B.C.’s meat-eating animals, or carnivores, have many different health concerns. Some concerns relate to the conservation of species at risk, while others relate to risks of transmitting disease to domestic animals and humans.
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B.C.’s wild dogs (or canids) – including wolves, foxes, coyotes – are thriving in B.C. But some canids in B.C. and Alberta are now being diagnosed with a tapeworm (Echinococcus multilocularis) that can also infect humans and domestic dogs.
Researchers have begun to study
- Where wild canids with this tapeworm are being found
- The genetics of the tapeworm, to help them understand where it came from
We are in the process of doing more research to better understand this risk to both humans and domestic animals in Western Canada.
Animals in the weasel family (also called Mustelids) include:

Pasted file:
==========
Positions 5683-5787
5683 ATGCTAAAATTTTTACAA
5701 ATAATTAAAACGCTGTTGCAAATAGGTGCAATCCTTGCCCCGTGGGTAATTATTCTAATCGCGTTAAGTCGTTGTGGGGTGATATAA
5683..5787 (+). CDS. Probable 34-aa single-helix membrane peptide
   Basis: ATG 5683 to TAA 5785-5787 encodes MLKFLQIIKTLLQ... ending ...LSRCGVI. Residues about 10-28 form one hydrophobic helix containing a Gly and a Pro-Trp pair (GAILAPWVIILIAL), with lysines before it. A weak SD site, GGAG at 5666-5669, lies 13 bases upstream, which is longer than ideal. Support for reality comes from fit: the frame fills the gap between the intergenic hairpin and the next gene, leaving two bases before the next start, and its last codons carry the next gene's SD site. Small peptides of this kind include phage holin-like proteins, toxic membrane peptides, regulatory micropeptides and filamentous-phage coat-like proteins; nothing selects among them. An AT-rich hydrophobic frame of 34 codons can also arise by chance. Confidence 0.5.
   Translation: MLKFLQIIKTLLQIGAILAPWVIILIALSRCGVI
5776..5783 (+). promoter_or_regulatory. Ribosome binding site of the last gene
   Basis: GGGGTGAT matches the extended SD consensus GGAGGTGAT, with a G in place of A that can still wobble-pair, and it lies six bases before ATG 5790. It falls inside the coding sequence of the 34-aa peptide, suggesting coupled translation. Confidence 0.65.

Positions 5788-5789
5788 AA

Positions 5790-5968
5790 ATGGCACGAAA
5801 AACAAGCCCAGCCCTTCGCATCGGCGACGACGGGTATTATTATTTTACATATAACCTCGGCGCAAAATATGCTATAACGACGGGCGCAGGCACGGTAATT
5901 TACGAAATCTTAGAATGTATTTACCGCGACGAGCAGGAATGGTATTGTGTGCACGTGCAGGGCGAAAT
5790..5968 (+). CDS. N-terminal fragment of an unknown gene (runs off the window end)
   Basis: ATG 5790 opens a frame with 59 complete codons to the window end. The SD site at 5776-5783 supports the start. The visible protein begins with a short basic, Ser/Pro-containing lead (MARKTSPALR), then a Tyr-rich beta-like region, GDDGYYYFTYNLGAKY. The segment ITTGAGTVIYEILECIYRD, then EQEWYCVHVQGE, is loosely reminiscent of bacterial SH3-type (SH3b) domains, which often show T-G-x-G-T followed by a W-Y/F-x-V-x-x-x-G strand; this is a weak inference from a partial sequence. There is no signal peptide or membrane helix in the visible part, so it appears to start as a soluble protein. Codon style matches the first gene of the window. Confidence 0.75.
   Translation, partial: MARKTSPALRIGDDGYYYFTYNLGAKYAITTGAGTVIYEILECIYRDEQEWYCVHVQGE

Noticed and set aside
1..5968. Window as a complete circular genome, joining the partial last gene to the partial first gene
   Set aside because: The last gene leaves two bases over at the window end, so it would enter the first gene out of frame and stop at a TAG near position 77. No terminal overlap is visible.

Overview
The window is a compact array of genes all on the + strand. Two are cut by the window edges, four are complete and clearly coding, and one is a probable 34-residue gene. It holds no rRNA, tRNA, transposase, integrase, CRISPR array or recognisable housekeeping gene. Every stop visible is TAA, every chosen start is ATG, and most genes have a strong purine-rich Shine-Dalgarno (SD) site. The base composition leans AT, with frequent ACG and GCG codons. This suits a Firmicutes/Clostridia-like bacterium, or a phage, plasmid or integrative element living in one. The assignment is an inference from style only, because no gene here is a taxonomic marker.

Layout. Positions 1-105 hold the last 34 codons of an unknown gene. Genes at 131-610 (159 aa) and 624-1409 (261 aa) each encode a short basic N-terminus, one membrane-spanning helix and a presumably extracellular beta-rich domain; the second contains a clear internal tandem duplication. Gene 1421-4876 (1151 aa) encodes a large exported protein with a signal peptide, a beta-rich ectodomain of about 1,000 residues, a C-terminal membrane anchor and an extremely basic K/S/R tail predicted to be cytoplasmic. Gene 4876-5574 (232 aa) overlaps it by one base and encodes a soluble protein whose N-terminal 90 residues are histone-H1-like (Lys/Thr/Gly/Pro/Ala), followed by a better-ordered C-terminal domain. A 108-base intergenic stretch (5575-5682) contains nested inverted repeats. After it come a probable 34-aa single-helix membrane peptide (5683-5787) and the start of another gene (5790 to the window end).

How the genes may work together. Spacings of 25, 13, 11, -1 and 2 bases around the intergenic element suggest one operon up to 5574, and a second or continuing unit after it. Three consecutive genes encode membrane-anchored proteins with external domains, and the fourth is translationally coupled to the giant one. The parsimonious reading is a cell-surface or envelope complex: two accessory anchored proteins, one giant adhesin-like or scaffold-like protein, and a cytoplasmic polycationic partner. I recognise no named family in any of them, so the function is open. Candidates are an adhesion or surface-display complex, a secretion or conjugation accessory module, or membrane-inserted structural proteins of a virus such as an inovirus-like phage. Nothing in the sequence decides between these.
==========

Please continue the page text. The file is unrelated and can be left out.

- Fisher, and
Some of these, such as the American badger (Taxidea taxus), are threatened or endangered because of climate change, environmental contaminants, habitat lost to forestry, and infectious diseases.
We do not know much about the overall health and diseases of mustelids. Health testing and research to learn more will help us make management decisions to protect the species of mustelids that are at risk.
Some pathogens that have been identified in mustelids include
- Aleutian disease virus (ADV),
- Canine distemper virus (CDV), and
- Parasites such as Toxoplasma or Sarcocystis
Animal health specialists are researching these pathogens in mustelids, whether they may be causing population declines, and if there is a risk they could infect humans or domestic animals.
- Learn about how tapeworms are transferred from one host to another
- Always clean up animal waste, using safe methods
- Keep your pet from eating rodents or other animals’ waste
- Talk to your veterinarian about getting your pet treated with a dewormer containing praziquantel. It is licensed for use in dogs and cats against Echinococcus